Unity Software has seen strong growth in this key area, and no one has even noticed.
When it comes to the development and monetization of video games, three major players are Unit software (U -6.79%), ironSource (IS -6.67%)and AppLovin (APP -7.04%). So naturally, the merger of ironSource and Unity was huge news in the industry. However, what really sparked controversy was when AppLovin then offered to buy Unity on August 9, 2022.
Since AppLovin made the offer the same day Unity announced its earnings, the proposed merger eclipsed Unity’s earnings report. That caused investors to miss a major piece of the company’s earnings report — something that signals success in a lucrative market for Unity.
What took the limelight
AppLovin’s recent proposal fell on deaf ears after Unity Software officially rejected the company’s offer. AppLovin helps mobile apps monetize and grow their business, while Unity is one of the leading platforms for developers to create and create games. AppLovin has pegged the combined company’s enterprise value at $20 billion in the all-stock deal, hoping to join forces to create a super hub of app and game developers mobiles.
Why did Unity reject AppLovin’s offer? The deal was contingent on Unity terminating its previous merger agreement with ironSource, a direct rival to AppLovin. Given this, it seems the real purpose of the AppLovin deal was to break up what could be a formidable competitor, but it failed. Unity believes the ironSource deal “is compelling and will provide an opportunity to drive long-term value” – which seems like the right move.
While AppLovin’s proposal may have eclipsed Unity’s second-quarter earnings, much of the information in the report is more valuable to shareholders — information that signals impressive execution in an emerging segment of the business. Unity.
The Hidden Gem of Unity
Unity is known for helping developers create video games, and it’s the dominant platform in this space: Unity currently powers over 70% of top mobile games, as well as 72% of top-selling games on the market virtual reality games on Metaplatforms‘ (NASDAQ: META) Oculus Quest at T2 in July.
Unity’s authoring solutions, which help companies develop high-definition virtual three-dimensional content, saw notable expansion across the board in the second quarter, with revenue in this segment jumping 66% year-over-year. another to reach $121 million. However, it wasn’t all from game developers: 40% of that revenue now comes from outside games, up from 25% in 2021.
Other companies use Unity’s authoring solutions to build high-definition virtual worlds. Unity serves multiple industries, from film to construction to retail. For example, a retail store can use Unity to digitally visualize store layouts, optimize product placement, and increase efficiency. Unity can even help retailers create digital replicas of their stores to give consumers a unique online shopping experience.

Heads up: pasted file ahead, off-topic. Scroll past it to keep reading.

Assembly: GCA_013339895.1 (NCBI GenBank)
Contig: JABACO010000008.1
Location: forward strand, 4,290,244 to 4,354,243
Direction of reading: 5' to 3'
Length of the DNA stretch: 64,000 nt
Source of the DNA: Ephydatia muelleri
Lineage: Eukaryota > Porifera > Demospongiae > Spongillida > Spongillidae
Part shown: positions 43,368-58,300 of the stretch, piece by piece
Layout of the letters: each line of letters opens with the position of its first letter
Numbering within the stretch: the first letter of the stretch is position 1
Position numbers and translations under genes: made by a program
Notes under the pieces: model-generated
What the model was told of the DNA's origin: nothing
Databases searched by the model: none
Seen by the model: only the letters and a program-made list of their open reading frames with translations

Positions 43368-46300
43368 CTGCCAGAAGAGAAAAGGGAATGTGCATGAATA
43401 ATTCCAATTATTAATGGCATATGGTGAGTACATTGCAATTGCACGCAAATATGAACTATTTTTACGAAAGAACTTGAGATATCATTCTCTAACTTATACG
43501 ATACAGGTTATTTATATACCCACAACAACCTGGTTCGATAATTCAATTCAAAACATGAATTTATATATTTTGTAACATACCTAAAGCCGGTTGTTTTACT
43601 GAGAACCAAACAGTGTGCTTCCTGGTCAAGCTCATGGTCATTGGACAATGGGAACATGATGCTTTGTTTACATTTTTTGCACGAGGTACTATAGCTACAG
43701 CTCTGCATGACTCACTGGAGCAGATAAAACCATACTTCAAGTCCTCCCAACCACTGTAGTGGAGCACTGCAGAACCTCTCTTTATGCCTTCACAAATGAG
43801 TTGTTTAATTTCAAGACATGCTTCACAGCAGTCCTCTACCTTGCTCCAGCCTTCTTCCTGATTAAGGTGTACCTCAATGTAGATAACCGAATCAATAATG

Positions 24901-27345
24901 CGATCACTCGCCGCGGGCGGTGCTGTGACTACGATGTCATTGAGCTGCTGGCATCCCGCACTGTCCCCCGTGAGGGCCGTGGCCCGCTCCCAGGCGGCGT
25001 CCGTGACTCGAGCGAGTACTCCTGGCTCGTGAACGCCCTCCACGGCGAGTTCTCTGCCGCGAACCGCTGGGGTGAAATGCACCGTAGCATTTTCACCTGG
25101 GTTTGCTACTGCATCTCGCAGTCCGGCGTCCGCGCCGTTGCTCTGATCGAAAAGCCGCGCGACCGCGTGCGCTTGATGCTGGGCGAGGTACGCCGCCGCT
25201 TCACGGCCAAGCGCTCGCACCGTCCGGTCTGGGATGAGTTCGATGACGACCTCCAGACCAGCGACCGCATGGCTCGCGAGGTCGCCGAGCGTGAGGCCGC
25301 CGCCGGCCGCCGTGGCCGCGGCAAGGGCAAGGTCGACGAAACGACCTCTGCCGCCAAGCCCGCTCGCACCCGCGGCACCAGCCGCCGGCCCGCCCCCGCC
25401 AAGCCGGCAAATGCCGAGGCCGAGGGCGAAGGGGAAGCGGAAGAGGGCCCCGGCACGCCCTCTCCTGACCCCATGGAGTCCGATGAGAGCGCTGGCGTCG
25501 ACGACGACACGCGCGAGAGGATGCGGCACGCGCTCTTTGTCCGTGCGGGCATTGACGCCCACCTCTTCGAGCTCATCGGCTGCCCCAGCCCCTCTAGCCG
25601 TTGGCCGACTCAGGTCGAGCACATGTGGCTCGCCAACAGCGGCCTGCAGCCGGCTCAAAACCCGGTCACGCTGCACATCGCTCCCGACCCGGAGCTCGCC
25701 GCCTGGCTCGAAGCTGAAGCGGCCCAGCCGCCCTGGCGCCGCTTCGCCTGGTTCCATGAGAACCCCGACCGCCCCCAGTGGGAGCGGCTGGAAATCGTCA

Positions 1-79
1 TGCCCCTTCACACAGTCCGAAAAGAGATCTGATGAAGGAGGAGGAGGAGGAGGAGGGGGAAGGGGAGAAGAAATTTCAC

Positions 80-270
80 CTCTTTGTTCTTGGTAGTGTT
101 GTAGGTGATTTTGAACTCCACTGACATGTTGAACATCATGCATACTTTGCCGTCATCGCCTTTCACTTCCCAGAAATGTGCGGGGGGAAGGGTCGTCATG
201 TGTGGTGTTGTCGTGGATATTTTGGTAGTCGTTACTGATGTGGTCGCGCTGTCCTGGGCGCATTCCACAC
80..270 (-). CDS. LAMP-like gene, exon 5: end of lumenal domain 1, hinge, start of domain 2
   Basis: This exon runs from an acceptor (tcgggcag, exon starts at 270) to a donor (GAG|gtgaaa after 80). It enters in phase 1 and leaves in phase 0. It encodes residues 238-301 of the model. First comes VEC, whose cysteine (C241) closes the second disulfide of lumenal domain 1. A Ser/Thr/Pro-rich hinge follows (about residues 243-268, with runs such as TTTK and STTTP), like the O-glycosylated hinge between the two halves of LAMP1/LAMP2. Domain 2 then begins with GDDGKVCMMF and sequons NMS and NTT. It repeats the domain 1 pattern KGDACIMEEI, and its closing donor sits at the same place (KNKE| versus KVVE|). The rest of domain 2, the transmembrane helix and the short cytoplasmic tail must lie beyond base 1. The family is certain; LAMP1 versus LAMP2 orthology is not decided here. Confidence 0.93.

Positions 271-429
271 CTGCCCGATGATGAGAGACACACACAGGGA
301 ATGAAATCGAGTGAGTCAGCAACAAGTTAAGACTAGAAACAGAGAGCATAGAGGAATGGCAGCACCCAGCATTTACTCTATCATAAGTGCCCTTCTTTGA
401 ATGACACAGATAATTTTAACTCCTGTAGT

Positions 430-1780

This is vital for Unity as it opens up an additional opportunity for the business. Businesses are embracing technology to improve efficiency more than ever, so if Unity can solidify itself as a leader, it could capture a big chunk of this emerging market.
The company also saw strength in other parts of its business this quarter. Unity now has 1,085 customers generating over $100,000 in annual revenue on the platform. This is a 22% year-over-year jump, indicating that Unity remains an essential service for many game developers and businesses, given how much they are willing to spend on it. the company’s products, despite the difficult macroeconomic environment.
Unity is not perfect
Despite its progress outside of the game, the company’s second-quarter earnings report wasn’t flawless. The main cause for concern is Unity’s unprofitability. In the second quarter, the company lost over $204 million and burned over $58 million in free cash flow. That said, the company has been positive free cash flow year-to-date and has over $1.7 billion in cash and securities to fuel that loss until the company starts generating steadily. cash.
The shares are also trading around 12 times forward sales, which is close to their lowest price since Unity’s IPO, but is much higher than other companies in this sector.
If concerns still hover around Unity, the company is advancing on prospects that could prove profitable in the long term, which is cause for hope for shareholders.
Randi Zuckerberg, former director of market development and spokesperson for Facebook and sister of Meta Platforms CEO Mark Zuckerberg, is a board member of The Motley Fool. Jamie Louko holds positions at Unity Software Inc. The Motley Fool holds positions and recommends Meta Platforms, Inc. and Unity Software Inc. The Motley Fool has a Disclosure Policy.